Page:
“This isn’t too far-fetched,” Van der Bellen continued, adding that he remembered a story about some non-Jewish Danes wearing the Star of David during the German occupation of Denmark in World War II.
Islamic veils are a controversial subject in Europe, where some argue that they hinder the integration of the continent's growing Muslim population, while others argue that the focus on items of clothing such as the hijab, niqab and burqa is prejudicial. Austria recently joined France and Belgium by implementing a nationwide ban on veils that obscure the face, such as the niqab and the burqa, in public places.
Headscarves such as the hijab, which cover only the head and neck, are not subject to these restrictions in Austria. However, the country's minister for foreign affairs and integration, Sebastian Kurz, in January proposed a ban on public servants wearing them.
Van der Bellen's comments were little noticed last month but came to prominence after they were included in a segment aired Tuesday by the Austrian Broadcasting Corp. (ORF). The segment focused on the Austrian head of state's first 100 days in office; Van der Bellen, a longtime representative of Austria's Green Party who had run as an independent, entered office in January after winning a contentious election against right-wing Freedom Party candidate Norbert Hofer late last year.
There has been widespread debate about Van der Bellen's remarks online, with some Austrian voters demanding that the president resign. The comments have also been widely reported on right-wing U.S. websites.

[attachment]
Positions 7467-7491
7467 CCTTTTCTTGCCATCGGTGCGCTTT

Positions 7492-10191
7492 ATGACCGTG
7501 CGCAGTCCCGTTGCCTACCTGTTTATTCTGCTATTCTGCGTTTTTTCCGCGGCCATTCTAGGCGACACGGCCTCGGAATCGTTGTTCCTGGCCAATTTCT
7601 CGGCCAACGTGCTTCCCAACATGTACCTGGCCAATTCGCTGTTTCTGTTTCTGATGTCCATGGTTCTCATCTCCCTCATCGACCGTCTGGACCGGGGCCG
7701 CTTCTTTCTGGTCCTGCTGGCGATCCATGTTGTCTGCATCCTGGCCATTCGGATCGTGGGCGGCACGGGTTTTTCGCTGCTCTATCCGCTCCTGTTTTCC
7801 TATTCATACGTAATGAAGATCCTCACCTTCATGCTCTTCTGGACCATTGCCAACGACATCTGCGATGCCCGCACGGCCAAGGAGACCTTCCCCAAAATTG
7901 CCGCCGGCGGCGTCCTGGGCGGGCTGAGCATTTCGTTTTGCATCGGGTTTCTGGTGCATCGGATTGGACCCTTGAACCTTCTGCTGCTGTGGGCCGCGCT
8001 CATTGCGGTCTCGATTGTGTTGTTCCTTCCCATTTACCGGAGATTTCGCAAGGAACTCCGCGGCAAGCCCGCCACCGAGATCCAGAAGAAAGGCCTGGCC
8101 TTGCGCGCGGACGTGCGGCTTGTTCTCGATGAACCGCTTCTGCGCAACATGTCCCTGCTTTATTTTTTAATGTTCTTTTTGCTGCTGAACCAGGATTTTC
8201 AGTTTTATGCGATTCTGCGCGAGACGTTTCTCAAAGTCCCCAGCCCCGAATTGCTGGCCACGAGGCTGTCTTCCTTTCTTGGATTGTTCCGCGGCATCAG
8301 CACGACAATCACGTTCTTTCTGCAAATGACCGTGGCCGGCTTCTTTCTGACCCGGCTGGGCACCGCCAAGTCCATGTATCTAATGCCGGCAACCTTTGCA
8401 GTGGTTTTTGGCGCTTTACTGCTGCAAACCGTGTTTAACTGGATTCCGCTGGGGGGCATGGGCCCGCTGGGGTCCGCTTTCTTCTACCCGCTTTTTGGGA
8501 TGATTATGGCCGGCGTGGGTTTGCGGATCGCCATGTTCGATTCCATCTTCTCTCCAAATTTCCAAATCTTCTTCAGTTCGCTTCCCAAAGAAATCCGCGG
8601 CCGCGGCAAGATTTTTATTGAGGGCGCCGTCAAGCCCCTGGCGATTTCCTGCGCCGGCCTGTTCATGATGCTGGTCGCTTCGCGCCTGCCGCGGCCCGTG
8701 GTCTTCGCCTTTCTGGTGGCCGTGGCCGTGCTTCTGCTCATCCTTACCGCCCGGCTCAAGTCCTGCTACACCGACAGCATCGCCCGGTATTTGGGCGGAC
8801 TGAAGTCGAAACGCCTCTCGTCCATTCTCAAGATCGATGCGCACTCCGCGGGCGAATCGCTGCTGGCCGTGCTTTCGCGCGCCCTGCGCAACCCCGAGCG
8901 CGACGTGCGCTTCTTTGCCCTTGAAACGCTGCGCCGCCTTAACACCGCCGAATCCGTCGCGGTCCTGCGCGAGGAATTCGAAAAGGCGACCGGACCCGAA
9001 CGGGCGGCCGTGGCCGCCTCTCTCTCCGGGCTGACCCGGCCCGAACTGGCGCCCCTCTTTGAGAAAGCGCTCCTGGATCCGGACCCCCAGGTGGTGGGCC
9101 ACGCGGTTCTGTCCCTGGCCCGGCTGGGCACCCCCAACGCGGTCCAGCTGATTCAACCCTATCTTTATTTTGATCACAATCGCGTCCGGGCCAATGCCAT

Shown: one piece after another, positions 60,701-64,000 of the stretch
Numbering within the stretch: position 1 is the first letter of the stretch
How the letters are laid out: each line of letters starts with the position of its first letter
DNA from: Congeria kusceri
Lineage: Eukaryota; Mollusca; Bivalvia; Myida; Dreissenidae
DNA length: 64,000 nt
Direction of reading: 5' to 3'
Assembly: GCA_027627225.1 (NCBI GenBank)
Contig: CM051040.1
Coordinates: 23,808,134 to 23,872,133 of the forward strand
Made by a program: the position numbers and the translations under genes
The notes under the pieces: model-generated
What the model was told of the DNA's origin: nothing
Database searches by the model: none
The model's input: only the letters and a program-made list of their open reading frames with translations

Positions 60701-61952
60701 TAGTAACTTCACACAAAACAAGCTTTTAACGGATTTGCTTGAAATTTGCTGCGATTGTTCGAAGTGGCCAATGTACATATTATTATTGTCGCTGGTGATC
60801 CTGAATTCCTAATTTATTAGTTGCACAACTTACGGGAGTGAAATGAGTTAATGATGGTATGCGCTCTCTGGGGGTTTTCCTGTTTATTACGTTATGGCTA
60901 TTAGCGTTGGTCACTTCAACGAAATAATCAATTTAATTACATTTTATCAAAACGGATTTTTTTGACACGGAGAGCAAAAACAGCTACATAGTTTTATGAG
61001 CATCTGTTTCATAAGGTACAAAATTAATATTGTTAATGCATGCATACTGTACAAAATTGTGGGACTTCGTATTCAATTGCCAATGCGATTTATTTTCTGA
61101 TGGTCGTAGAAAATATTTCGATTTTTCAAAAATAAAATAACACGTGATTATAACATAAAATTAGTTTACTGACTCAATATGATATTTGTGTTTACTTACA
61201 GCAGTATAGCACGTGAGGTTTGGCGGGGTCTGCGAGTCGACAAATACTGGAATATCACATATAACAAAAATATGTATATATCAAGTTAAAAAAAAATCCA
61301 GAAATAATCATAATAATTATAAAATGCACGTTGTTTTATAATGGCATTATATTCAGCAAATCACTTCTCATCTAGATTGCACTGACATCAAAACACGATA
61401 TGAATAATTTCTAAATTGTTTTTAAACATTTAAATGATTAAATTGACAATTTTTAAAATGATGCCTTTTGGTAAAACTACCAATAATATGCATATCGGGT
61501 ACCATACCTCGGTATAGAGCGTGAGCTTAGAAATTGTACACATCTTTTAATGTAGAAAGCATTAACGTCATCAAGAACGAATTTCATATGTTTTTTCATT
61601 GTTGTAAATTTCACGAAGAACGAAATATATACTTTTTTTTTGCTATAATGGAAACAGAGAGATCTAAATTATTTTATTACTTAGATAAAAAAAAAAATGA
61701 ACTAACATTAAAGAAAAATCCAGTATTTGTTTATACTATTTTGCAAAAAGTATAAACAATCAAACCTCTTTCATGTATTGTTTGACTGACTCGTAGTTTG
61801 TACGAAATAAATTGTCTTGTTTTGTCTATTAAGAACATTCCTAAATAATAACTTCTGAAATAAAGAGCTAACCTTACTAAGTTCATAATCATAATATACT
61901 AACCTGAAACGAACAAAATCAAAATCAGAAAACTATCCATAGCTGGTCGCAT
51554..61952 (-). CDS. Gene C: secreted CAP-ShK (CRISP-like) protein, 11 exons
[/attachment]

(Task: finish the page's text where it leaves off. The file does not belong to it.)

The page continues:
One part of Van der Bellen's remarks may be inaccurate: According to the fact-checking website Snopes, there are no recorded examples of non-Jewish Danish citizens wearing the Star as David as a protest during World War II, and Danish Jews were not ordered to display it by occupying forces.
The Austrian president seems to have been surprised by the scandal. “We should be happy if we don't have bigger problems than the question of the headscarf,” he told reporters during a visit to Slovakia this week. “I am not a friend of the headscarf, but there is freedom of expression in Austria.”
In a statement posted to his Facebook page, the president's office attempted to explain the context of his statement, noting that a student had asked about whether a ban on headscarves would shut some women out of the labor market.
The president was talking about “the stigma of headscarved women,” the statement said, and the president did agree that in some specific circumstances a headscarf might be prohibited but that other religious symbols should be prohibited, too, in those circumstances. The president was also concerned about “racism from the other side,” the statement said, pointing to the example of a Muslim cabdriver who refuses to accept Orthodox Jews as passengers.
The position of president is largely ceremonial in Austria, with most of the country's political power held in the parliament and the chancellery. However, the election of Van der Bellen had been keenly watched by many in Europe. His rival Hofer had struck a far-right populist tone, with vocal opposition to Muslim immigration, and came extremely close to winning an election in May, prompting the second election in December.
Van der Bellen, who had spoken of his compassion for refugees and immigrants to Austria, ultimately prevailed in the vote.
Rick Noack contributed to this report.
More on WorldViews